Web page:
This setup has been working flawlessly for me for the past two days, and I've used the machine heavily during that time. No lag, no kernel panics, no hanging at all. For all intents and purposes, the system screams now with the SSD set up as the primary drive. I moved my profile folder to the hard drive to avoid filling the SSD to capacity, since I keep a ton of music and pictures in my profile.

    I will say, however, that while the system is fast, I expected more from the boot times. I've got a number of the new MacBook Airs at my office, and they boot up in 9-10 seconds from chime to desktop. Mine is roughly 30 seconds or so, but that's down from the 1 minute to 1:15 it used to take. Would love to have sub-10 second boot times, but what can you do? :)

    For the optical bay caddy, I bought one of these: http://www.amazon.com/Drive-Caddy-Adapter-Apple-MacBook/dp/B004FM4UFK/ref=sr_1_3?ie=UTF8&qid=1296427711&sr=8-3

    Be warned, however, that this optical bay caddy is actually built to go into the UltraBay of an IBM thinkpad, and as such, needs some minor modification.

    Remove the bezel to get it to fit properly
    1. Unscrew the top metal piece, then lift up the front portions.
    2. Under there, there will be two black screws holding the bezel/faceplate on.
    3. Unscrew those two black screws, then pull the faceplate off.
    4. Screw the top metal portion of the case back on.

    Reuse the screw bracket from the back of the SuperDrive
    1. Remove the little screw bracket from the back of the SuperDrive
    2. Attach that bracket using the screws that held it to the SuperDrive to the back of the new case. (Note: you may have to use the tip of your screwdriver to widen the screw holes on the back of the new case to get the screws to start).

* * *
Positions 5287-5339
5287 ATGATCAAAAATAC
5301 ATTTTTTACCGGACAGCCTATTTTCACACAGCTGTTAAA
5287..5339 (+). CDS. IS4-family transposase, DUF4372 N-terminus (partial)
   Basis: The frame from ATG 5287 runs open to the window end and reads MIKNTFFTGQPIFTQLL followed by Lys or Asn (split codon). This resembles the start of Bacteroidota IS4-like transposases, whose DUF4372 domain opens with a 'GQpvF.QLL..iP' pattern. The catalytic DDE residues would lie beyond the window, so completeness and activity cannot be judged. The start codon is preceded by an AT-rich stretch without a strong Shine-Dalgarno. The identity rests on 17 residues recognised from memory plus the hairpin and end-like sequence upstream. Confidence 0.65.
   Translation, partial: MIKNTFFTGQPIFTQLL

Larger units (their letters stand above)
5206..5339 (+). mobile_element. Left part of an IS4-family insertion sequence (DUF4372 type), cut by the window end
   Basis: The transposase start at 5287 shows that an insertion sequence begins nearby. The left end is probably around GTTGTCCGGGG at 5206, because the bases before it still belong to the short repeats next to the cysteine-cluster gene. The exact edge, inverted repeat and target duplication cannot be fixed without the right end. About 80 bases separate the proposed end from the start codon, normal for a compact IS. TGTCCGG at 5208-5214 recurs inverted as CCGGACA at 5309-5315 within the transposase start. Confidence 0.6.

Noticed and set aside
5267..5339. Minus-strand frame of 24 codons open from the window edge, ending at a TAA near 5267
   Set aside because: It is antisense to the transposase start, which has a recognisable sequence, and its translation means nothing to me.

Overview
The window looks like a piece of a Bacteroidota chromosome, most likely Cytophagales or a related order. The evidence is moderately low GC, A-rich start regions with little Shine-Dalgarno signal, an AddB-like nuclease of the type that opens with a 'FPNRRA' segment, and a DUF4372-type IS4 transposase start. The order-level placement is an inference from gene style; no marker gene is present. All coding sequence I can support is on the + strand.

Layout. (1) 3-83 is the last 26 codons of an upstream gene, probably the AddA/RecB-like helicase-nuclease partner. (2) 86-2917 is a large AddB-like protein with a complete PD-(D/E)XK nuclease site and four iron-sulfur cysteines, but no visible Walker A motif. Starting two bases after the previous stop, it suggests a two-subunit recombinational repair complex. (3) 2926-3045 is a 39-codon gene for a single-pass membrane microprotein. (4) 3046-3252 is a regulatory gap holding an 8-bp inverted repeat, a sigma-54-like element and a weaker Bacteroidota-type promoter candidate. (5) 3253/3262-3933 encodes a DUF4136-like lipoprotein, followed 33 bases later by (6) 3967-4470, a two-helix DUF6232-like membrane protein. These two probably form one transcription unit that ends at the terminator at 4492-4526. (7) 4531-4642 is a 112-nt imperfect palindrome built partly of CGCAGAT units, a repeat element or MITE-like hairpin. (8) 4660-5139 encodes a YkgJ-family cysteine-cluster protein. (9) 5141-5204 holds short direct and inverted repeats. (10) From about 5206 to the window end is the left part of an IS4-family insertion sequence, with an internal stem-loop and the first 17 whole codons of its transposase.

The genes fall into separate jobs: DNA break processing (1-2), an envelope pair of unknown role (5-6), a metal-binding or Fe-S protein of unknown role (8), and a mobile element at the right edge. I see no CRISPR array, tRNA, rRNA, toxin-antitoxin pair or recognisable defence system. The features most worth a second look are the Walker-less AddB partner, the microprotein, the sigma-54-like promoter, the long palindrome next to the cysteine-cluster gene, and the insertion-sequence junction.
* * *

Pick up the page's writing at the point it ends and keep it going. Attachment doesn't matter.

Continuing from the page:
3. When installing the bay module, screw the module down using the bracket you attached to the back. The module bay does not have the holes in the front of the case like the SuperDrive, so just toss those screws into the box you store your SuperDrive in (if you're not installing it in a USB enclosure).

    Since there are no screws to hold the HDD securely in the new bay module, I used a small piece of double sided tape under the front of the drive to prevent vibration.

    Hope this helps anyone reading. :)

    EDIT: One other note... I disabled the MacBook's built in sudden motion sensor (SMS) since the SSD in the main drive bay doesn't have/need the SMS. I'm pretty sure the Scorpio Black drives have one built in, so I'm not too worried about that. I also disabled "SafeSleep" to avoid writing RAM to the SSD, and deleted the sleepimage file to free up space on the SSD.

    Disable SMS:
    Code:
    sudo pmset -a sms 0
    Enable SMS:
    Code:
    sudo pmset -a sms 1
    Check SMS status:
    Code:
    sudo pmset -g | grep sms
    Disable SafeSleep:
    Code:
    sudo pmset -a hibernatemode 0
    Enable SafeSleep:
    Code:
    sudo pmset -a hibernatemode 3
    Check SafeSleep status: (0 = off, 3=on/default)
    Code:
    sudo pmset -g | grep hibernatemode
    Delete 'sleepimage' file:
    Code:
    sudo rm /var/vm/sleepimage
    or
    Code:
    sudo rm /private/var/vm/sleepimage
     
  6. kuebby macrumors 68000

    kuebby

    Joined:
    Jan 18, 2007
    Location:
    SFV
    #6
    This is correct. Why even ask a question if you're not going to listen to what people answer?
     
  7. iThinkergoiMac macrumors 68030

    Joined:
    Jan 20, 2010
    Location:
    Terra
    #7
    Not all Scorpio Black drives do have it. Mine doesn't, and I made sure to get one without so it wouldn't interfere with the internal sensor.
     
  8. thundar97 macrumors newbie

    Joined:
    Jan 29, 2014
    #8
    Wait... You're saying that apple didn't give you grief about the upgrade when they were inspecting your Mac? Our did you replace all the stock innards of the Mac before heading to the apple store...?